Mozilla considers making Firefox DevTools a System Add-on
Mozilla is investigating options currently to turn the built-in Developer Tools of the Firefox web browser into a system add-on.
So-called system add-ons are browser add-ons that ship with core Firefox. Basically, add-ons that are not installed by the user but by Mozilla.
Firefox users have less control over these system add-ons, even though it is possible to remove them from the system Firefox is run on.
The main idea behind making the Developer Tools of the web browser a system add-on is that it allows Mozilla to deliver updates faster to users as the release of updates would not be tied to Firefox releases anymore.
This is especially beneficial to users of Firefox's release channel who have to wait several release cycles currently to get updates (starting with Nightly, then Developer Tools, then Beta before they land in Stable). Mozilla notes that the majority of Developer Tools users use the release version of Firefox.
The DevTools team investigates scenarios currently in regards to turning the built-in Developer Tools into a system add-ons. One idea that is being discussed is to change the state of the Developer Tools when it is offered as a system add-on. The two main ideas are to either only install the system add-on on demand, or to ship it in disabled state instead, but both options are not supported right now by Firefox.
Move DevTools, DevEdition Prefs + Theme into a system add-on. This would allow us to achieve our goal of shipping to our users more quickly and set us to more easily transition all of our users later.
While Developer Tools are certainly appreciated by users who make use of them, the team notes that less than 1% of users interact with DevTools at all. A Microsoft study suggests on top of that, that the majority of users interact with the Developer Tools by mistake instead of intentionally.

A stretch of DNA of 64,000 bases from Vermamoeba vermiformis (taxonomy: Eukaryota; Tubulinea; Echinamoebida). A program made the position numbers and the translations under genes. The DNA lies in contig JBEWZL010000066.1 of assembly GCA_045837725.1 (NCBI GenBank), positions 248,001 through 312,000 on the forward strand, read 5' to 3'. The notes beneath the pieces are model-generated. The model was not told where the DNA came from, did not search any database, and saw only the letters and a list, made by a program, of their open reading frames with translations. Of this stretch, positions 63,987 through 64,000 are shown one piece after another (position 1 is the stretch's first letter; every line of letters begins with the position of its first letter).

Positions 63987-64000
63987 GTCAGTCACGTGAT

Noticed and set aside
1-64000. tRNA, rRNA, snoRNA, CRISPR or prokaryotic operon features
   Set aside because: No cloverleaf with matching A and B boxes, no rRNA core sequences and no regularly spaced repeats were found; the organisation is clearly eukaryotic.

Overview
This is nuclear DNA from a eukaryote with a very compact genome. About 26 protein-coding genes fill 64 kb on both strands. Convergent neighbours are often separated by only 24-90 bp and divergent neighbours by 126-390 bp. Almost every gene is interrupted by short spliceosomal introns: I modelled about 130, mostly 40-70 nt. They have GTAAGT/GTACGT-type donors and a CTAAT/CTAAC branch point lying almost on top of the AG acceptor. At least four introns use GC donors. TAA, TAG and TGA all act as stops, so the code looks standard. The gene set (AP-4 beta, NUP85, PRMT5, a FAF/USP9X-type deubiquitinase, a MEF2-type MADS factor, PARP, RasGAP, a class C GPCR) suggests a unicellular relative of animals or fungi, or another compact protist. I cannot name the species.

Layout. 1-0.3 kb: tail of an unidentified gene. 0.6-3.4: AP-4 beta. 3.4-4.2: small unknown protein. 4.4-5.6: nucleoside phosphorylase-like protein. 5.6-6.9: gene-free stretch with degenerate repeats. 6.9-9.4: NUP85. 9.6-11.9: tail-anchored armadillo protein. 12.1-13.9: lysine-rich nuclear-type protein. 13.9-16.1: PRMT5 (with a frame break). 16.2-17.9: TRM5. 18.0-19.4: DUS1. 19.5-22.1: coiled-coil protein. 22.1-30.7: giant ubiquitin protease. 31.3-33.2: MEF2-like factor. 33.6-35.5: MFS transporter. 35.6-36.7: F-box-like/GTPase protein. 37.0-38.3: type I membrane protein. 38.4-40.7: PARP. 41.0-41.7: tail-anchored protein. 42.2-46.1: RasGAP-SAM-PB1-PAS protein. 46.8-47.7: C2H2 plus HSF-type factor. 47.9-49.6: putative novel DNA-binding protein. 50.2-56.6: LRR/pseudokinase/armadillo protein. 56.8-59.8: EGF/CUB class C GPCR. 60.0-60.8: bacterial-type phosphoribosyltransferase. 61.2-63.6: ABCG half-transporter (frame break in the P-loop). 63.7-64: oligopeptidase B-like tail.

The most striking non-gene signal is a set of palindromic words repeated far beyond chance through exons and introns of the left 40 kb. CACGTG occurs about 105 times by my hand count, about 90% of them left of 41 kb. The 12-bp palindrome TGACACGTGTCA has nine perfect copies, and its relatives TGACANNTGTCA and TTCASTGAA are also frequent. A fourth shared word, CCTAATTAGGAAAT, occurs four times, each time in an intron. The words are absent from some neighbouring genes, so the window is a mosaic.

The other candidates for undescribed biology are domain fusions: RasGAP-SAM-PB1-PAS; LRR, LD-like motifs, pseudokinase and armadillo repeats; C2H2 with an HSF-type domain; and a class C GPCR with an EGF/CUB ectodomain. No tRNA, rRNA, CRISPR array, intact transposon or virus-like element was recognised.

Nothing is set in stone yet, but the team wants to move forward with the plan. There are also talks underway to transition the system later on to a mix of WebExtensions and system add-on.
(this is still up in the air) is likely that we transition from system add-on to WebExtension + System add-on. Where the system add-on becomes smaller and smaller, only remaining to support the WebExtension APIs we need and the rest of the tools to live as pure WebExtensions.
Turning the Developer Tools into a system add-on makes a whole lot of sense. First, it enables the team to push updates faster to all users as updates don't have to ride the train anymore to end up in the release version of the web browser.
Second, it may prevent users from interacting with the Developer Tools by mistake. As long as Mozilla gets the activation process right, it should not take more than one or two clicks to enable the Developer Tools in Firefox, doing so should be beneficial to all parties involved. (via SÃ¶ren Hentzschel)
Now You: What's your opinion on the idea?
I’m all for it, but I’d also like more control in the interface to be able to deal with System Addons ( https://bugzilla.mozilla.org/show_bug.cgi?id=1231202 ). Martin has already had an article on this( https://www.ghacks.net/2016/03/29/mozilla-system-add-ons-controls )